Today we have another reminder that the myth of “common law marriage” persists, with the news that almost half the people in England and Wales mistakenly believe that people who live together have the same rights as married couples. This is according to findings from a new survey on British societal attitudes, carried out by the National Centre for Social Research and Exeter University.
Of those people surveyed, only 41 per cent answered correctly when asked about the legal status of “common law marriage”. Even more worryingly is the finding that among the cohabiting couples with children who were surveyed, 55 per cent believed that common law marriage existed.
So let me start this article by making it absolutely clear: there is no such thing as “common law marriage” in England and Wales. It does not matter how long you are together, whether you have children or how your finances are managed, nothing you do will give rise to you acquiring the same rights as a married couple.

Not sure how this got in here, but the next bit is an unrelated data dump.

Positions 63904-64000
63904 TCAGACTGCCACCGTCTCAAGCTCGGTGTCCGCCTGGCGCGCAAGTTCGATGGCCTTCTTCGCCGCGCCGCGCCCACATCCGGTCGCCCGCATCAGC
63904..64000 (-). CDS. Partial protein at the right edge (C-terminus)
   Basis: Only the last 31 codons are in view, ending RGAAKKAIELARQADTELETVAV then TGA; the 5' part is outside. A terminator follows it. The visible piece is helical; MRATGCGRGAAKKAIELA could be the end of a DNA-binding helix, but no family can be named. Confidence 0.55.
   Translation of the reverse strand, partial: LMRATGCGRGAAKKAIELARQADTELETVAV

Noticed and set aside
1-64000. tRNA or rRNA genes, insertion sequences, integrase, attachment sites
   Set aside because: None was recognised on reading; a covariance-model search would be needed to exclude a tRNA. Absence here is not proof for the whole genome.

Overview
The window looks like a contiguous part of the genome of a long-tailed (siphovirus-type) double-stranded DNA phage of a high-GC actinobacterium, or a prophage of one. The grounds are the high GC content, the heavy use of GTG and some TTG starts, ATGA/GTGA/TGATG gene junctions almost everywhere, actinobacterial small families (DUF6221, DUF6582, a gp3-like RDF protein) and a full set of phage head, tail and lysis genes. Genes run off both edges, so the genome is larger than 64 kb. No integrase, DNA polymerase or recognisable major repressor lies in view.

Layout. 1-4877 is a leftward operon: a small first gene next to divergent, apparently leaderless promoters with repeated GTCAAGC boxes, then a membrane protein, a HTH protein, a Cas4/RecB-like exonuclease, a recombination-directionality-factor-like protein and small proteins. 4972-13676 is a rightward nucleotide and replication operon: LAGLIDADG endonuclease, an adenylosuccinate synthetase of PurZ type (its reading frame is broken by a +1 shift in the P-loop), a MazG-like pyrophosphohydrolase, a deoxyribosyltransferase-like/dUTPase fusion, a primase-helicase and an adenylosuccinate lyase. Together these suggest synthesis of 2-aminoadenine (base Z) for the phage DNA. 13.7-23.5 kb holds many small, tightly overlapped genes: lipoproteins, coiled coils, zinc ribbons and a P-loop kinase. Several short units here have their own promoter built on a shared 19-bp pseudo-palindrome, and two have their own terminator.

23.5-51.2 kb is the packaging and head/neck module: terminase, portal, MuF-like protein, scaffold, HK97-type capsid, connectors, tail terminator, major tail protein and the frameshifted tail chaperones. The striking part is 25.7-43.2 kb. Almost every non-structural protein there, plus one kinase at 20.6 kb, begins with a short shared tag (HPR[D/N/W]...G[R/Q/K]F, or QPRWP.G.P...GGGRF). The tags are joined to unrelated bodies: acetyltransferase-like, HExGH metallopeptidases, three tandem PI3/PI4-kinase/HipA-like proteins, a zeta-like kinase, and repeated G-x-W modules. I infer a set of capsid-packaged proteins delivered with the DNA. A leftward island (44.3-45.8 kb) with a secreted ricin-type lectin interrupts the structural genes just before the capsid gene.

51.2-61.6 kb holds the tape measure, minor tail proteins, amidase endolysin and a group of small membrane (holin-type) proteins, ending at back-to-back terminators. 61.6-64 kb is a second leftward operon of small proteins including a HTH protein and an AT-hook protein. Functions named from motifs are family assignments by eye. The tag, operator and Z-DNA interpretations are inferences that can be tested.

This mistaken belief in “common law” marriage has existed for a number of years, and in my practice I see the heart-breaking results when cohabitees come to me for advice when their relationship breaks down. The realisation that they have very few rights can have devastating consequences, particularly if children are involved.
What options are open to cohabitees who split up?
It is sometimes possible to make a claim against your former partner’s assets. This will depend on the contributions you have made and how your finances have been managed. There are also some claims which can be made if you have a child together. However, a word of caution: these types of claim can be expensive and take months, sometimes years, to resolve through the Courts.
To avoid this situation, I always advise unmarried couples to consider entering into a Cohabitation Agreement. These agreements give clarity and certainty about what should happen if you split up or one of you dies.
It is not the most romantic thing in the world, but sometimes letting your head rule your heart is important. A Cohabitation Agreement means you will know your rights and puts you in an informed position to make decisions, so you can avoid any shocks if the unfortunate happens.